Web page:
HC Deb 01 March 1906 vol 152 cc1321-2
MR. P. A. MCHUGH (Sligo N.)

I beg to ask Mr. Attorney-General for Ireland, whether he is aware that at the trial of Messrs. John O'Dowd, M.P., Conor O'Kelly, M.P., and James Mills, J.P., for alleged conspiracy at the recent winter assizes at Sligo, every member of the jury empanelled to try the case was a Unionist in politics and a Protestant in religion; that all Catholic jurors, to the number of eighteen, who were called to the box, were ordered to stand by, and that in the same case nine Protestants were ordered to stand by; is he aware that the Crown Prosecutor, Mr. Powell, stated in reply to the judge that the Crown Solicitor was acting on the instructions of the Attorney General in ordering certain jurors to stand by; and that the Crown Solicitor in the case has since been promoted to the position of Chief Crown Solicitor for Ireland; and what steps does he propose to take to prevent in Ireland the abuse of the practice of the Crown of unlimited challenge without cause assigned.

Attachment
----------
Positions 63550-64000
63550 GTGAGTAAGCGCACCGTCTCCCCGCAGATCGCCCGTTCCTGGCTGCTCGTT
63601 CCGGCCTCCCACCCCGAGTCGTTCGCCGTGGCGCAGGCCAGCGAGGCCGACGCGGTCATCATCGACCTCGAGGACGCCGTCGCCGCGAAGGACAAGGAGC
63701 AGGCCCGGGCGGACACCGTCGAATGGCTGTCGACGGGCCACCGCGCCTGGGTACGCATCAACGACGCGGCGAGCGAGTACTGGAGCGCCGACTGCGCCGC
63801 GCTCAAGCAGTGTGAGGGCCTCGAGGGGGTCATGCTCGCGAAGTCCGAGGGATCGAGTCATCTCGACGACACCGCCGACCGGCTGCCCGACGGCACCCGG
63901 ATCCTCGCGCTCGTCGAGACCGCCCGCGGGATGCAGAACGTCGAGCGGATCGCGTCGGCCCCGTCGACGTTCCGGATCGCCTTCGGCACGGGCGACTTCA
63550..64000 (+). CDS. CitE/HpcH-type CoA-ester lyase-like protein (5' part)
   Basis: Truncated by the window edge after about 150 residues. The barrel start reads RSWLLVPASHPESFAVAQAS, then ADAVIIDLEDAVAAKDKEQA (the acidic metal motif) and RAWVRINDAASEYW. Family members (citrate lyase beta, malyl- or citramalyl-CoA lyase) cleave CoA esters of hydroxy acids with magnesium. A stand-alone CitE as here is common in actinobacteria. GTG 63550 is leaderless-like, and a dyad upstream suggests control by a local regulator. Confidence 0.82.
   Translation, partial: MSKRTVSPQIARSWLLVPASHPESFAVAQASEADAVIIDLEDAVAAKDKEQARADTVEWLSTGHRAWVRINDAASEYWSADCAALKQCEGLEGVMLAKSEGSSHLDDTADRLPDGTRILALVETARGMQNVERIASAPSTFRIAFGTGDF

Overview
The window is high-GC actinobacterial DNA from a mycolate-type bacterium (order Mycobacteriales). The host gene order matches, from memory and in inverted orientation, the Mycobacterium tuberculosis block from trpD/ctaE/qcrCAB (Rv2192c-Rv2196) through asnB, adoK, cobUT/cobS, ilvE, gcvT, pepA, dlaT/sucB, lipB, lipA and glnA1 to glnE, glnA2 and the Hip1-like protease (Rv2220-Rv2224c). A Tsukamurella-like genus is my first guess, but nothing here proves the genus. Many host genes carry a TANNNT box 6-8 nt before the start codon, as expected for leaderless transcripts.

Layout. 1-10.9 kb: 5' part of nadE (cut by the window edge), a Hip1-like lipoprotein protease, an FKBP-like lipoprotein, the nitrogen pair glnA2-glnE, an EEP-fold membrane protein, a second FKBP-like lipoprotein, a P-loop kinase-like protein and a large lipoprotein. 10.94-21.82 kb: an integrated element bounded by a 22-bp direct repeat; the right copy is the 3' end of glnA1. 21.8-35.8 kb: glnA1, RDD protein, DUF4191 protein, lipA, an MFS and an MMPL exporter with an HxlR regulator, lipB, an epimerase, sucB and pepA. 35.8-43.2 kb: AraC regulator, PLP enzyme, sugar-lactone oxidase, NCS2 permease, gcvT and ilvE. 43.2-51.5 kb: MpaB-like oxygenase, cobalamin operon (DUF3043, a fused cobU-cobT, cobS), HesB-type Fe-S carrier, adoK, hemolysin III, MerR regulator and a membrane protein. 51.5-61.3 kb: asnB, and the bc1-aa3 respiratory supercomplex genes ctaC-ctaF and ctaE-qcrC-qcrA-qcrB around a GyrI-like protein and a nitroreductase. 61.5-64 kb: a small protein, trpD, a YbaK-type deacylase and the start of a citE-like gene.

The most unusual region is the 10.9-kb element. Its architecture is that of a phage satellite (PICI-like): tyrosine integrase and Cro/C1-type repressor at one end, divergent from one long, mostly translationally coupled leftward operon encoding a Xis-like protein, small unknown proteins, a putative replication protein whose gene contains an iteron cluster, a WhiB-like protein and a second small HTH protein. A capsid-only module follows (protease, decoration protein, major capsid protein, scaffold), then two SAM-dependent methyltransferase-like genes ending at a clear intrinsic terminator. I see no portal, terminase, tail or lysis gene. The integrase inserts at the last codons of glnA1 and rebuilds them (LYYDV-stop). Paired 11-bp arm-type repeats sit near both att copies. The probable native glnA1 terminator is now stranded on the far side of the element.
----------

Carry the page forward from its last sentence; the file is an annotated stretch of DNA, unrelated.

At the trial referred to, the number of persons called as jurors and ordered by the Crown to stand by was, as stated, twenty-seven. The Crown Solicitor informs me that he did not inquire into the religion or politics of the jurors; and I do not know, and I have no means of ascertaining, what their opinions on political or religious matters were, or now are. The Senior Crown Prosecutor stated at the trial, in reply to the learned judge, that the Crown Solicitor was acting under the authority of the Attorney-General in challenging as he did. As the hon. Member is aware, I was not at the time Attorney-General, and I know nothing of the facts personally. The Gentleman who was at the time Crown Solicitor for Mayo has since been promoted to the position of Chief Crown Solicitor for Ireland. In reply to the last paragraph of the Question, I beg to say that I propose immediately to call the attention of all the Crown Solicitors in Ireland to the Rule, originally issued in 1894, that no person should be directed to stand by on account of his religious or political opinions, and to impress upon them the importance of strict compliance with it. I am also conducting inquiries with a view to ascertaining whether it is possible, with due regard to the interests of justice, to make any change in the rules at present in force upon this subject.


Is there not an organised system of intimidation of the special jurors in the West of Ireland who have to deal with agrarian offences?


I must ask for notice of that question.